There’s so much of that secret thread–that binds books that I really love (and ideas that capture me) together–running through this book; it’s brimming with it. I’d say if you’ve read and loved, at least, two or three of the following titles: Harper Lee’s To Kill a Mocking Bird, Salinger’s Catcher in the Rye, C. S. Lewis’ Chronicles of Narnia series (as well as his Space Trilogy), Tolkien’s The Hobbit, Antoine de Saint-Exupéry’s The Little Prince, or George MacDonald’s The Princess and the Goblin books (or his other fairy tales and stories), and maybe even Kenneth Grahame’s Wind in the Willows or Brian Jacques’ Redwall series, or even, Edwin A. Abbot’s Flatland and the Bible then you may be someone who as an inkling of that secret thread and you may enjoy this book too. 🙂

Actually, I’d still say to just about anyone: give this book a read. It isn’t a long book (a little over 200 pages) and a very easy read (I read it in a day). And, if you do read it, let me know what you think. 🙂

This was my first time to read anything by Madeleine L’Engle and it definitely won’t be my last. I’m sure this is a book I will revisit too. It’s on my list of favorites and I’m already looking forward to reading it again. 🙂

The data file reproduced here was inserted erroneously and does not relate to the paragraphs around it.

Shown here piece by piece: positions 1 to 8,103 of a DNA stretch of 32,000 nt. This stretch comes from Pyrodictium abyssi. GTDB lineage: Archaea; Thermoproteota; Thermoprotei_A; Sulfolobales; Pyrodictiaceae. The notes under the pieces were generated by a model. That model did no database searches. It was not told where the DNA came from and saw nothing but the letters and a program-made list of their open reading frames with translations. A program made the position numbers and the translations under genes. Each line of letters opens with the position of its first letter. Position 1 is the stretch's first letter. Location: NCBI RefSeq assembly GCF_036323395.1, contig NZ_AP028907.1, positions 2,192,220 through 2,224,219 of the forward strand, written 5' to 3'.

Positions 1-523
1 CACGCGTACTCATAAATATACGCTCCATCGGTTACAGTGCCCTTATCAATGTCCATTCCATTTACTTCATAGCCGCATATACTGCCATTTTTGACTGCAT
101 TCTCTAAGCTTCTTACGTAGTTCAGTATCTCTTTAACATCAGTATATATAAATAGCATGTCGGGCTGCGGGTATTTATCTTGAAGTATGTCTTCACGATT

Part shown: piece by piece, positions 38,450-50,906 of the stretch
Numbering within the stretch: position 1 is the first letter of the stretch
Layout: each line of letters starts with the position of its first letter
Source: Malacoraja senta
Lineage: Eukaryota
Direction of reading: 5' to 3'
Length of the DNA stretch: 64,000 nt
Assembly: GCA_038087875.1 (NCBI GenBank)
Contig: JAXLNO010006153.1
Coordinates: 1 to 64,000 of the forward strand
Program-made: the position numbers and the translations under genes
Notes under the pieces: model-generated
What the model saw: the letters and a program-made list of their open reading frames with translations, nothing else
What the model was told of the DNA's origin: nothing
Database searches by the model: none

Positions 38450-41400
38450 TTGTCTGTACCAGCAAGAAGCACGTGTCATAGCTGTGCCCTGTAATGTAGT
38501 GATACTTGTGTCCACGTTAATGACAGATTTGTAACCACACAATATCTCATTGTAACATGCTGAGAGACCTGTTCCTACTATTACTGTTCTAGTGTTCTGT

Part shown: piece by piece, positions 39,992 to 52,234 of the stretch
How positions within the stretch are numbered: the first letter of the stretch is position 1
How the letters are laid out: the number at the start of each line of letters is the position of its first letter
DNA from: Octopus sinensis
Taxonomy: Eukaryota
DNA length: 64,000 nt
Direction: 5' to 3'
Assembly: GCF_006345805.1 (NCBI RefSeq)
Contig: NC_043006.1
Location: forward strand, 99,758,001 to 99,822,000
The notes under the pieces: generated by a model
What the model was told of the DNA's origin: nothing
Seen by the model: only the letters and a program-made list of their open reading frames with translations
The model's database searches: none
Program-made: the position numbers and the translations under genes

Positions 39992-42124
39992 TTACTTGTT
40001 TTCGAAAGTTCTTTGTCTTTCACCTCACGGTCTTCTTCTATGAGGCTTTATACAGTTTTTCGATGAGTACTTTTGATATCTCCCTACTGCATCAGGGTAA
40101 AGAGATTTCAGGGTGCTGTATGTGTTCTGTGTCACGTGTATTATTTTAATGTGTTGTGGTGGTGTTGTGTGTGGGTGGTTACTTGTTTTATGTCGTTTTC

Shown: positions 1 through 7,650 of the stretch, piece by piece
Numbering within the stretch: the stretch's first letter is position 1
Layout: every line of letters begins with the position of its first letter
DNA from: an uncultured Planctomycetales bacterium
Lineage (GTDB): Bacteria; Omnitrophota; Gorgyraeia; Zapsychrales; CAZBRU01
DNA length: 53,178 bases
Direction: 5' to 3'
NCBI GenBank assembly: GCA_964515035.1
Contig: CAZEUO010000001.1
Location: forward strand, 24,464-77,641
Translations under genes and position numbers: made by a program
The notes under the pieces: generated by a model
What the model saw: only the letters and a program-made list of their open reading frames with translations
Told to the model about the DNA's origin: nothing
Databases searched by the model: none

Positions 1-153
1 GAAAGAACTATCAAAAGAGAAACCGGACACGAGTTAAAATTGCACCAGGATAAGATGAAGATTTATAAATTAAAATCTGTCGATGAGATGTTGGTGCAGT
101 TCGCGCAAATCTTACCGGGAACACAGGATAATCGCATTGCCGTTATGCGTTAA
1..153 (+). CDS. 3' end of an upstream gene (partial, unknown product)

If you, dear reader, have already read this book, do you have any thoughts (positive or negative) on it? If so, I’d love to know what you think. 🙂

Books I Read in 2016 (What I’m Reading #9)

It’s been over six months since I posted anything here; mostly because, well, life. But I have been busy reading.

This is pretty much what my last year in books looked like. 🙂

dsc_8849rsAs a side note, taking this photo was, by far, the most frustrating experience I’ve had photographing books for my blog.

It took me three tries to get all the books in the stack right. Each time, it was only after I’d actually stacked the books, taken the picture, and nearly finished putting all the books away on my shelves, that I would suddenly realise I’d forgotten to include a book and back out all the books would have to come. 😦 In addition to that, there was always the matter of getting the balance right. See that wise old owl at the top of the stack? He’s only there so I could balance the darn thing. I can’t even count the amount of times the entire stack fell over. Fortunately, my stack was heavily cushioned and no books were damaged or hurt in the making of this photo. 🙂